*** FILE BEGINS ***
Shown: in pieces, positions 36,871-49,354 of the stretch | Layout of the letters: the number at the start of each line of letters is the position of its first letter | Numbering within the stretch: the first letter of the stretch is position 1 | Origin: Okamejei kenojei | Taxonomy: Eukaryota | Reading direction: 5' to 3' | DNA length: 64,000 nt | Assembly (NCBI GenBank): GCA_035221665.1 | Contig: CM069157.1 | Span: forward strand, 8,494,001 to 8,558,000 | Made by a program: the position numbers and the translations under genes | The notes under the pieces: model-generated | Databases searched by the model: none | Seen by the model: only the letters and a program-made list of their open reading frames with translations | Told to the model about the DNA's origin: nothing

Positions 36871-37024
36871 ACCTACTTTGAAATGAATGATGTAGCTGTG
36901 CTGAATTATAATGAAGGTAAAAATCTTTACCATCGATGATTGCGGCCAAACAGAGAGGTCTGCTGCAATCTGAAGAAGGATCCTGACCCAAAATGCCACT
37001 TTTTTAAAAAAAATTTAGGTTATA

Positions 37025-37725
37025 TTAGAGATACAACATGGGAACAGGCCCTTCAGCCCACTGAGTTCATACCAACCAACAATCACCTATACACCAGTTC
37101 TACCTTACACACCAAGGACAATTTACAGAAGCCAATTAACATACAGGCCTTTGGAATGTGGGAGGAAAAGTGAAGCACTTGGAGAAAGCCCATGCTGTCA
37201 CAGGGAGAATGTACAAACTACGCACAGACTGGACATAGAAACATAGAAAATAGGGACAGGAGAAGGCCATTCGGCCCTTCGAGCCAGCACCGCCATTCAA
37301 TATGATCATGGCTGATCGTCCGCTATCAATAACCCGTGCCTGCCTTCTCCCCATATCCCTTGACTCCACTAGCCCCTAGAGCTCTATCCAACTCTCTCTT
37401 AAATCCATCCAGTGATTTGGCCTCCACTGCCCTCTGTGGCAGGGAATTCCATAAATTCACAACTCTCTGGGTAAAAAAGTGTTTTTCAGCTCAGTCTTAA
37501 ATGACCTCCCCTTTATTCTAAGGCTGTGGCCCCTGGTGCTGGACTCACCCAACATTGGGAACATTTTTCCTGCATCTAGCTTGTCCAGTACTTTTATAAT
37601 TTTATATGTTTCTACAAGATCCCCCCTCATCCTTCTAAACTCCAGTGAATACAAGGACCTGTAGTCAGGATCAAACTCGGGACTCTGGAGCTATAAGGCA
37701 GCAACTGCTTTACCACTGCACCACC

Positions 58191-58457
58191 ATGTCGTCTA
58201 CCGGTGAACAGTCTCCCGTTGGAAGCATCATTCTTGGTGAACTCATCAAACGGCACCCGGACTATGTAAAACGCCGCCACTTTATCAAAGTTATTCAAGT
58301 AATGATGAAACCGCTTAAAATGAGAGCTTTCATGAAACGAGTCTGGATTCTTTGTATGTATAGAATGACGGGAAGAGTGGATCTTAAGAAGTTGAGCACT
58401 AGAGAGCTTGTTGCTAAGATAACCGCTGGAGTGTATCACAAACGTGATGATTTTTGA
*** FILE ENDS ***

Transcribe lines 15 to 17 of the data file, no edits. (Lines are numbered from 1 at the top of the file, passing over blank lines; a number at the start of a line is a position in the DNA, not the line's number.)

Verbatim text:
Positions 58191-58457
58191 ATGTCGTCTA
58201 CCGGTGAACAGTCTCCCGTTGGAAGCATCATTCTTGGTGAACTCATCAAACGGCACCCGGACTATGTAAAACGCCGCCACTTTATCAAAGTTATTCAAGT